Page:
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Caroline Bergvall - Middling English - John Hansard Gallery - Southampton - 7 September - 23 October 2010

This is a complex exhibition in linguistic terms. Caroline Bergvall is AHRC Research Fellow in the Department of English, University of Southampton. She has prepared several texts, and she juxtaposes the visual with the aural in this act of poetic cultural inquiry.

Length of Weighted Wire and Wired Madeleine

(installation view)

The main visual component is the installation Length of Weighted Wire which traverses the gallery space, like visible sound waves. Designed and realised by DvsN with Bergvall, the effect is to draw attention to the architecture of the space and the "inner structure of language" [1], which is partially realised through spatial interaction with another piece, Wired Madeleine (1DJ2MANY) which is a text and sound based composition in the same space. This is described as "Love memories in globalised anglo consumption" [2], with the illusion of the 'dial turning' as Bergvall reads lyrics from pop, funk and indie songs. It is like a science-fictional study of human behaviour. The installation meanwhile gives weight to the aural texts.

In another part of the gallery is Wall of Pins where four texts, written in 'trans-English' by Bergvall are repeatedly pinned to the wall.

Wall of Pins and Length of Weighted Wire

The trans-English includes sci-fi, horror, city lingo, Chaucerian glossary and quotes, biligual code switching and texting. The texts: Fried Tale, which is based on Chaucer; Osis; Dame Just, a political inditement against the Houses of Parliament, and Blot, which brings to mind Bourriaud's archipelago as a metaphor for alter Modernism and transition culturally, are 'broadsides' that are free to the gallery visitor as "Texts only exist if they circulate". [3]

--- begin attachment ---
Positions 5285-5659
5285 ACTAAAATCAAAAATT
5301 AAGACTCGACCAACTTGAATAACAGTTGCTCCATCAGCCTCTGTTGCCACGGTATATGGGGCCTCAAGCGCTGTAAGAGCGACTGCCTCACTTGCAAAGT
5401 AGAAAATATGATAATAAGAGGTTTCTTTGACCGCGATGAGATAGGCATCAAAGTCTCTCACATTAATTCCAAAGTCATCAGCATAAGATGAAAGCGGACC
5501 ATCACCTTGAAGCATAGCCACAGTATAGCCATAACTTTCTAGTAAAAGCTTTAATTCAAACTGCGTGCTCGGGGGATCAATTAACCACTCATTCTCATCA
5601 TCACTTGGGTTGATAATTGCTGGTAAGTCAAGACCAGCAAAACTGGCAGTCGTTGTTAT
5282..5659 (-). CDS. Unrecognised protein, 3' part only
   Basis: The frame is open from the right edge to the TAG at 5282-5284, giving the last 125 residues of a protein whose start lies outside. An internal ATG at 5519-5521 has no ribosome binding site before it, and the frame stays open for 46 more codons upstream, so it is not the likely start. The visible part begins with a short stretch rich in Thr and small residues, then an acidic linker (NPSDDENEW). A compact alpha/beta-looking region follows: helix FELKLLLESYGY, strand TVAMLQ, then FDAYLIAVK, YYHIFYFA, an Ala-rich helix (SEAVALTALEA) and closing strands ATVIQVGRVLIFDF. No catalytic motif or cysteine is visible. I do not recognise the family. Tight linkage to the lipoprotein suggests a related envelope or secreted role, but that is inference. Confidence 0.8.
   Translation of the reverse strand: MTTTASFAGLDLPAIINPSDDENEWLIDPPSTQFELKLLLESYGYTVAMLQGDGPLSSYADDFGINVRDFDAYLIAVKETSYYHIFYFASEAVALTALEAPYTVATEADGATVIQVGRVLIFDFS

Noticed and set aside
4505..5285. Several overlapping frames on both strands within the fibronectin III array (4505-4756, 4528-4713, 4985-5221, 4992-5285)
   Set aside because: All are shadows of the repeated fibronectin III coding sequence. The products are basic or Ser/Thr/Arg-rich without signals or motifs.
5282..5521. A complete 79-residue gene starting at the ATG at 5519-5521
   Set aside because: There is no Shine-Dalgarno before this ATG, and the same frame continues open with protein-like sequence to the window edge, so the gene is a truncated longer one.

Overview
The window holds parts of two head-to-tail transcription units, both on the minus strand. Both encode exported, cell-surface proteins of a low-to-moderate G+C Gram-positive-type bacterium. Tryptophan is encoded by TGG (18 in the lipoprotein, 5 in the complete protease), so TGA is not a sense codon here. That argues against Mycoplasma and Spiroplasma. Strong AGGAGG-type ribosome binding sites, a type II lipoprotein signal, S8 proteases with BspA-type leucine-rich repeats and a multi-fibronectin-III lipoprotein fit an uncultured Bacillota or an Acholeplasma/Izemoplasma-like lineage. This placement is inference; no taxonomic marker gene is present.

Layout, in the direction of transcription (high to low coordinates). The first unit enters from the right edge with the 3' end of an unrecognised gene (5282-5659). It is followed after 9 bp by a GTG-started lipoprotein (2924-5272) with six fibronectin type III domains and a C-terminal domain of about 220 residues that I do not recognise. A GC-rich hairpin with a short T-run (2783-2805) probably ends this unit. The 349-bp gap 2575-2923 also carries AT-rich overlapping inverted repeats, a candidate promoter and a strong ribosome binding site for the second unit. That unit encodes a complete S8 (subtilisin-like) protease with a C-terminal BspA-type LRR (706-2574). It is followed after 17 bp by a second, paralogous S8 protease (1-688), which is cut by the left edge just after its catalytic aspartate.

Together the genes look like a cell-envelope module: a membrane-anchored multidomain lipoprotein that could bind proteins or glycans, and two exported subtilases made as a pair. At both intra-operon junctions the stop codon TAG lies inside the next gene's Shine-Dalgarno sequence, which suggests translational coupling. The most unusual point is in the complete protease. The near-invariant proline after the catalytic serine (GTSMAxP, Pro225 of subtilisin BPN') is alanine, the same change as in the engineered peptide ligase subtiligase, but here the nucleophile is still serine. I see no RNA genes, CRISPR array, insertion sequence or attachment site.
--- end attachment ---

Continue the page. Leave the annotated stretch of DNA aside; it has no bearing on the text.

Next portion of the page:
There are then three headset pieces under the title Voiced Whirr. Particularly key to the whole exhibition is the third of these Personal Cropper which is Bergvall's autobiographical text piece in which she explores her interest in language and cultural identity. She describes it as "A pathway from individual isolation to cultural engagement", [4] and explains in more general terms: "Force applied to language eradicates whole strands of individual and collective body shape." [5]

This is the problematic of the collective body of people as much as the individual being able to find their identity and cultural security. As she comments: "How does one keep one's body as one's own? What does this mean but the relative safety of boundaries?" [6]

This piece is then elaborated on in Way Station (crop) a biligual audio text in English, French and Norwegian. The question of 'body' is combined with Glissant's Poetics of Relation, and this is a piece more about the collective: "Some never had a chance to know their body before it was taken away." [7]

Bergvall's concern with collectivity and the translation of identity continues online, in Lines of Flight, a generative data piece, designed by Alex Prokop in collaboration with Bergvall.

This show is a must-see if you're interested in transcultural developments!


Sarah Thompson 22.09.10

pictures with kind permission John Hansard Gallery

for launch details (23.09.10)of Lines of Flight see:

[1] Exhibition Guide, Caroline Bergvall: Middling English, John Hansard Gallery



[4] from Voiced Whirr, Personal Cropper, Caroline Bergvall



[7]from Way Station (crop), Caroline Bergvall